Hike to summit of Alpine Peak, 9,861 feet in Sawtooth Wilderness, with close-up views of Mount Regan and beautiful Sawtooth Lake.
This explorumentary was written in 2013
Mt. Regan and Sawtooth Lake, Sawtooth Mountain Wilderness
In one of his commentaries from the TV show 60 Minutes, Andy Rooney advised listeners to “never stop climbing mountains”. In this segment, Rooney describes how he climbed Pilot Knob Mountain behind his cottage on Lake George in New York 4 or 5 times each summer during his childhood. One time, he and his friends got bored with the trails that led to the top, so they decided to make their own trail and head straight up the front of the mountain. The problem with this strategy, he said, was that they were never really sure which way was up because they had to hike up and down ridges and valleys, instead of a steady trail climb.
Alpine Peak, Elevation 9,861 feet, as viewed from Iron Creek Trail #640
Yesterday, Fred and I took Rooney’s advice for the fifth time this summer, and set out to climb Alpine Peak, a relatively “easy” hike up one of the major Sawtooth Mountain peaks. At an elevation of 9,861 feet, so much can be seen at the top: the large blue gorgeous Sawtooth Lake, Stanley Basin, and a great close-up view of the vertical cliffs of Mt. Regan. The approach to the foot of Alpine Peak is a 1,700 foot elevation gain, 5-mile hike to Sawtooth Lake. After hiking along the lake, you leave the trail and head straight up the granite talus slopes to the top, a gain of 1,400 feet in less than a mile. The route we took up was very steep, requiring us to grab stable rocks or trees to hoist ourselves and to not fall over backwards.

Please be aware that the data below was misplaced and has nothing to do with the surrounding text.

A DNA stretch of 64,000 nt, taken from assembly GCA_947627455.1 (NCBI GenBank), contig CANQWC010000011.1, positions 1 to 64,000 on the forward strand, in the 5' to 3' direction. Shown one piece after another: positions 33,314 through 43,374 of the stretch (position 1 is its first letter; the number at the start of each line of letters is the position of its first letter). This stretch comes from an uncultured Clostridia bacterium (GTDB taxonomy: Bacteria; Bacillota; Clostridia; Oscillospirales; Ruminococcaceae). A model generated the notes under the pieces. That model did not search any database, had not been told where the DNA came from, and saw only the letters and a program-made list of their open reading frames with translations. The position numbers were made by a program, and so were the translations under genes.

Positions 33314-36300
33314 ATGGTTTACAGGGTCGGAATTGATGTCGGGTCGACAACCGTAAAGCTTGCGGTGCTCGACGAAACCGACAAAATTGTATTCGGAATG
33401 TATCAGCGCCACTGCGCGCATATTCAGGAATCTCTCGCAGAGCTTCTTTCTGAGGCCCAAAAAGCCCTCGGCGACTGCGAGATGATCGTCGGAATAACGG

Trail # 478 on east side of Sawtooth Lake with impressive view of Mount Regan
Alpine Peak is located ~ 1 mile northeast of Mount Regan
Alpine Peak summit overlooking Stanley Basin
Register at top of Alpine Peak
Stanley Basin in background
Fred and Sue on top of Alpine Peak, Sawtooth Mountains, 9,861 feet
The Sawtooth Mountains were carved by glaciers during Pleistocene time, about 14,000 years ago, scraping striations in rock and carrying away huge amounts of glacial debris that formed many moraines (an accumulation of various -sized rocks that form hills) in the area.
There is no easy way down these mountains, only routes that look easier than others. We decided to hike along the ridge and angle our way down a talus slope. It was less steep than our ascent, but still tedious as we did some boulder-hopping and talus-sliding. This is an exercise in patience, not to mention helping to improve our balance!
Lucky we are to be able to climb these peaks. A great quote I remember says:
"God gave us mountains and the strength to climb them"
After a hot hike back to the truck, a chocolate ice cream sandwich, cold beer, and dinner, we slept soundly in our trailer at the campground.
About this blog
– "explorumentaries" list trip stats and highlights of each hike or bike ride, often with some interesting history or geology. Years ago, I wrote these for friends and family to let them know what my husband, Fred and I were up to on weekends, and also to showcase the incredible land of the west. I hope to hear about your adventures!
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